GAO bushwhacks Bush programs

Corrections were made to this article on Sept. 6, 2006.

WASHINGTON — The Bush administration’s broadcast policy in the Middle East came under fire Tuesday from the Government Accountability Office.

Audience estimates and program credibility of U.S. governmental broadcasts to Mideast countries are unreliable, the GAO said in its report.

Also, the Middle East Broadcasting Network, the office responsible for the broadcasts, “lacks a long-term, strategic plan,” the GAO said.

MEBN, which falls under the purview of the Broadcasting Board of Governors, comprises Radio Sawa and the Alhurra satellite television net, together aimed at 19 countries throughout the region. Report said that $78 million in taxpayer money annually funds MEBN.

Broadcasts are intended to counter anti-American perceptions with news, public affairs and cultural information about the U.S. that otherwise don’t reach the Middle East.

While noting that the BBG had developed means to estimate audience sizes and program credibility for MEBN broadcasts, report cited “weaknesses in survey methodology and documentation” and faulted BBG for not taking steps to improve the reliability of estimates.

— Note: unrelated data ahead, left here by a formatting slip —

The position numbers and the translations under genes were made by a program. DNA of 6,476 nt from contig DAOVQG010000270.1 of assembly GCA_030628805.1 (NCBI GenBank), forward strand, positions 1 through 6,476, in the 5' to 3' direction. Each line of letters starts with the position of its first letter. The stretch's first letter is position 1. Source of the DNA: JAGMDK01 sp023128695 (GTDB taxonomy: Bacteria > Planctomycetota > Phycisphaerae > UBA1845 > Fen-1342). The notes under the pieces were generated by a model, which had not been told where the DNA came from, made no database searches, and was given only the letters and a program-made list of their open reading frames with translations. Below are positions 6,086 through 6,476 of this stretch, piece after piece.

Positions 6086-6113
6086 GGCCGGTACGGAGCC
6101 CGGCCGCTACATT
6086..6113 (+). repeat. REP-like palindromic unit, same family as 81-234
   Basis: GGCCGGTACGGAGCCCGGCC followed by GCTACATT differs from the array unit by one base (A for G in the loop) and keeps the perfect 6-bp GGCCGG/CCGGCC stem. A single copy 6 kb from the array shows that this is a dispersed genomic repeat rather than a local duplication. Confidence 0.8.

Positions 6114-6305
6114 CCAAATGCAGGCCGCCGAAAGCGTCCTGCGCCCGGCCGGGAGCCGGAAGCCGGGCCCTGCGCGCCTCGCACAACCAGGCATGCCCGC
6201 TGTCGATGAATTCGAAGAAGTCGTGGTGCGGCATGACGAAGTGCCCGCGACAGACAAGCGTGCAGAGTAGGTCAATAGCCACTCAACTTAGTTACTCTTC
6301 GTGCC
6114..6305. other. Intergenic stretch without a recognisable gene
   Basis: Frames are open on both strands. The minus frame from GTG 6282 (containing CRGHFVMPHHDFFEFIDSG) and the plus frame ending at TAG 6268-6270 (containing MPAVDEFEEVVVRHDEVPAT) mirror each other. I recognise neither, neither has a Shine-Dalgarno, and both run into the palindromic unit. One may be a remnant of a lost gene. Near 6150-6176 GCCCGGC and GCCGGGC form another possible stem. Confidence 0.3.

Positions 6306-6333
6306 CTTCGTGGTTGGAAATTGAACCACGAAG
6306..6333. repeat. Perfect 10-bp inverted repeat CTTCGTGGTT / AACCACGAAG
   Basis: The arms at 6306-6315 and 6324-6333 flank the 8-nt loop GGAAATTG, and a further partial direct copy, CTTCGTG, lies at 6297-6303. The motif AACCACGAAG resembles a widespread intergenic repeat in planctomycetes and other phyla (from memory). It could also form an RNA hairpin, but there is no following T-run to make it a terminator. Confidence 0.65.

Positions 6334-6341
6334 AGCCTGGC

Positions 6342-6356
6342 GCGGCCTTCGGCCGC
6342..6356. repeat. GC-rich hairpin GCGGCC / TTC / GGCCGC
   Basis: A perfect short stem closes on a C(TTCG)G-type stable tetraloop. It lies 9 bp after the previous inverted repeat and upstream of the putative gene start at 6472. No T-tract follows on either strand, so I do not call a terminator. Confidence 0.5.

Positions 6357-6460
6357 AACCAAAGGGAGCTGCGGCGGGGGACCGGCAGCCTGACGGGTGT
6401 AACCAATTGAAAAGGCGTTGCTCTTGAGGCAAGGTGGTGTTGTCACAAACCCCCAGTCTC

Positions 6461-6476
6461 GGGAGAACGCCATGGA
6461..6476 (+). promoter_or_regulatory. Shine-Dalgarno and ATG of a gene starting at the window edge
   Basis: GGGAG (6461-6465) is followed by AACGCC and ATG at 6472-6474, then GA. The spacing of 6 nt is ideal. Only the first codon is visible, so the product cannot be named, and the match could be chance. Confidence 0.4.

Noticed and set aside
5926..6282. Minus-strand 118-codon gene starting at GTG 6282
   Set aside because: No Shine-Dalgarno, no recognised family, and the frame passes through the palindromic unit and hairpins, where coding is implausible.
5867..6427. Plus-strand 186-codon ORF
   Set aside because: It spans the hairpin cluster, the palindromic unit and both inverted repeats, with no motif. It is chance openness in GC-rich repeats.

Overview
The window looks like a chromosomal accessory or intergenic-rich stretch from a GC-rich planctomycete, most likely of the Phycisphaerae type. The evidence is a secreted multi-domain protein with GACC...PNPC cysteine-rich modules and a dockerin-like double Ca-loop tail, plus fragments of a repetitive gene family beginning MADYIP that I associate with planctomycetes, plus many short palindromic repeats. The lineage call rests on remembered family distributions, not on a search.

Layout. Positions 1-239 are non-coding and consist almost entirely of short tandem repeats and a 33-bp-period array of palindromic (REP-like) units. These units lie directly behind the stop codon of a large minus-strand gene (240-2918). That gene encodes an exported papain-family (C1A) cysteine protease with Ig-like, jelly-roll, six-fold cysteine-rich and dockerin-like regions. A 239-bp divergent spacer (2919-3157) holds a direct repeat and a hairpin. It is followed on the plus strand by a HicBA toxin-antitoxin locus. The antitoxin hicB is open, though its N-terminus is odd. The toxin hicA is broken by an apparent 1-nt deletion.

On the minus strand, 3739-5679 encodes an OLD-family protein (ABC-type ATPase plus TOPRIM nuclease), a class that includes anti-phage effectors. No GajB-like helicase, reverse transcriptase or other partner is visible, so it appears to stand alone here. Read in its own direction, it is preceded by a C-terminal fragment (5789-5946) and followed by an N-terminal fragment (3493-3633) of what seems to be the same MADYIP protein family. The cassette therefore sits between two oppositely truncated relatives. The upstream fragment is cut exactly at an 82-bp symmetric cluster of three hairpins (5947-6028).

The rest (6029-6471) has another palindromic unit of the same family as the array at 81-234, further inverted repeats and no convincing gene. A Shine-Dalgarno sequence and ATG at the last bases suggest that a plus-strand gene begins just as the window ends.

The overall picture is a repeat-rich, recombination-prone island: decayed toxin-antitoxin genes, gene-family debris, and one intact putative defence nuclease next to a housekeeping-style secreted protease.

An overarching strategic plan is vital, the report said, because “challenges include the fact that Alhurra television is currently competing in a market with over 140 other stations and also faces operational and programmatic competitive disparities, such as having fewer overseas bureaus than its primary competitors. In addition, Radio Sawa lacks FM radio coverage in certain markets.”

While BBG chairman Kenneth Y. Tomlinson accepted the GAO’s recommendations, he felt the report “overlooked” many of MEBN’s “tremendous accomplishments over its short history, as well as the soundness of its operations,” according to his written response.

A governmental investigation recently alleged that Tomlinson has misused his office (Daily Variety, Aug. 30). Tomlinson, ousted last year from his position as chairman of CPB amid allegations of political interference with pubcasting, has denied the charges, saying they are politically motivated.

“Surveys we do are not like getting overnights from Chicago,” BBG spokesman Larry Hart said. “GAO did not take into account the lack of census data in some countries as well as security problems and costs. In some cases, to get that data would put people’s lives in jeopardy. Overall, we are standing by AC Nielsen, our primary contractor for the Middle East.”

Nielsen’s most recent survey showed a collective, unduplicated aud for Radio Sawa and Alhurra of 35.7 million.

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